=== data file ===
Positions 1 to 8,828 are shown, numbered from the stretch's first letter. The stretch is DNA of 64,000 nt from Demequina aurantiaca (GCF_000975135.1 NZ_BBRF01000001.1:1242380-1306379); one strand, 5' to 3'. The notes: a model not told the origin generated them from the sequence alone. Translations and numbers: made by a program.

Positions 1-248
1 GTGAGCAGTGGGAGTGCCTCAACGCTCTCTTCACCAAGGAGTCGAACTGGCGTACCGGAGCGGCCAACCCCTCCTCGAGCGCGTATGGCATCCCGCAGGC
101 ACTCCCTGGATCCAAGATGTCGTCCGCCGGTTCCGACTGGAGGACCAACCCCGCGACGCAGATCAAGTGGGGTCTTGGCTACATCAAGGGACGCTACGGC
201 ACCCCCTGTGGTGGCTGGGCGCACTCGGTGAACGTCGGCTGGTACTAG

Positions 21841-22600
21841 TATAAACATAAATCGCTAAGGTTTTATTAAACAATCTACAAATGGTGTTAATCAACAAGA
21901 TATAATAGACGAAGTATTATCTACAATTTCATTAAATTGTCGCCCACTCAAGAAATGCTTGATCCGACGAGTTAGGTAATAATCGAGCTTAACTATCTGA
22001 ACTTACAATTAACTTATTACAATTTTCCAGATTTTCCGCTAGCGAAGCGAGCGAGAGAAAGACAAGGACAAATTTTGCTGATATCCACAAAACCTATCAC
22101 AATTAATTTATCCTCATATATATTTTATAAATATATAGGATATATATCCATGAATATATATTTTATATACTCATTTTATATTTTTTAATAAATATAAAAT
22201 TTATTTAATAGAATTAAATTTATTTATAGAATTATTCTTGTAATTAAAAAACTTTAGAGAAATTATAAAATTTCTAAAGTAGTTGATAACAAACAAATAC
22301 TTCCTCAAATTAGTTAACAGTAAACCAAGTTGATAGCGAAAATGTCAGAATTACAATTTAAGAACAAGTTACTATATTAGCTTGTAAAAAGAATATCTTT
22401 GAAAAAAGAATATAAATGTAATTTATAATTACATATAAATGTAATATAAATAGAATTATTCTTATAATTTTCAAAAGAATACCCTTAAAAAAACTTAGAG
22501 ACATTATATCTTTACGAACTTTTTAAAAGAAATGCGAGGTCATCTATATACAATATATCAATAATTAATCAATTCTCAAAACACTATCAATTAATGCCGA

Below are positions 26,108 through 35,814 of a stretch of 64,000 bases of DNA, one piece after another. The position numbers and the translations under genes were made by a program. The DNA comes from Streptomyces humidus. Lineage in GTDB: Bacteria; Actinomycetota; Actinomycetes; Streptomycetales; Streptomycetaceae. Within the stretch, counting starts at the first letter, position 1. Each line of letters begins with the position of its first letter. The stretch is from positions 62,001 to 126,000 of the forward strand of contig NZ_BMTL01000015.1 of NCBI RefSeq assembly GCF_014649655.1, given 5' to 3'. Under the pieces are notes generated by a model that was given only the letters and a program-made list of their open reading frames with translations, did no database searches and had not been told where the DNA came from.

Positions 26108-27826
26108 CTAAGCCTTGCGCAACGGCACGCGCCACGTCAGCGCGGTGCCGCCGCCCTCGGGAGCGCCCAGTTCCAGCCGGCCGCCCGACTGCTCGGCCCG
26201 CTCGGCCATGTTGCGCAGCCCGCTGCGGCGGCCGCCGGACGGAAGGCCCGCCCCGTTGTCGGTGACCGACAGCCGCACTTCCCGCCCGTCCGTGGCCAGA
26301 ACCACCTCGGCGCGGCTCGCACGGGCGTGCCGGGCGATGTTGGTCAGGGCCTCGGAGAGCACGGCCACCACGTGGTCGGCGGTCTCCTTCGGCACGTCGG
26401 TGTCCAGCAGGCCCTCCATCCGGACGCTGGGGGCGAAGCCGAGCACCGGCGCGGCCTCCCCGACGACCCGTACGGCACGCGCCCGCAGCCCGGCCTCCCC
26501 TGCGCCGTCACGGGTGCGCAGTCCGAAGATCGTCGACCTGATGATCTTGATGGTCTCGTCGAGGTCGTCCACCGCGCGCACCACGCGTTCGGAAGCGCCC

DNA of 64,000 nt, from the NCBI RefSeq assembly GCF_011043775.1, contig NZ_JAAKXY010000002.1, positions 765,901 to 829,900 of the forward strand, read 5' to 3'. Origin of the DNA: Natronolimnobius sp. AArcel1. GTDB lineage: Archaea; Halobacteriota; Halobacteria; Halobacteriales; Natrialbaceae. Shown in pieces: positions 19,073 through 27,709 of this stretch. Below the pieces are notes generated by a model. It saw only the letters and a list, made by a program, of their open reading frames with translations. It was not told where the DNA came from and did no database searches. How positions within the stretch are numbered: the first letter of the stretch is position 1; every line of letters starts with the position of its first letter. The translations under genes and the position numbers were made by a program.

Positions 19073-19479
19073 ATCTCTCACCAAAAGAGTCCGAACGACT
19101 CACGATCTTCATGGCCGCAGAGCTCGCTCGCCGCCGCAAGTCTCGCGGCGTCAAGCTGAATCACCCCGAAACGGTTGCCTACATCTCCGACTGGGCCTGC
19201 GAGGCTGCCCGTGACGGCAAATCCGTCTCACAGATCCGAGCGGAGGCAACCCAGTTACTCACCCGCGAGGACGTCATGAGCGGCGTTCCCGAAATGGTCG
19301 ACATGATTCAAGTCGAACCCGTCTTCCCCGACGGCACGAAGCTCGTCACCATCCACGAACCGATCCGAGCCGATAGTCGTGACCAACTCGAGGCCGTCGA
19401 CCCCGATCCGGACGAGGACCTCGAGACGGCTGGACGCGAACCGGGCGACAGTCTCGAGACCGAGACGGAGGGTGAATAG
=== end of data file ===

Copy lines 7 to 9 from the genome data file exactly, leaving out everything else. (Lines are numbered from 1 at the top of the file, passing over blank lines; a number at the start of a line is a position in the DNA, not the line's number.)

21841 TATAAACATAAATCGCTAAGGTTTTATTAAACAATCTACAAATGGTGTTAATCAACAAGA
21901 TATAATAGACGAAGTATTATCTACAATTTCATTAAATTGTCGCCCACTCAAGAAATGCTTGATCCGACGAGTTAGGTAATAATCGAGCTTAACTATCTGA
22001 ACTTACAATTAACTTATTACAATTTTCCAGATTTTCCGCTAGCGAAGCGAGCGAGAGAAAGACAAGGACAAATTTTGCTGATATCCACAAAACCTATCAC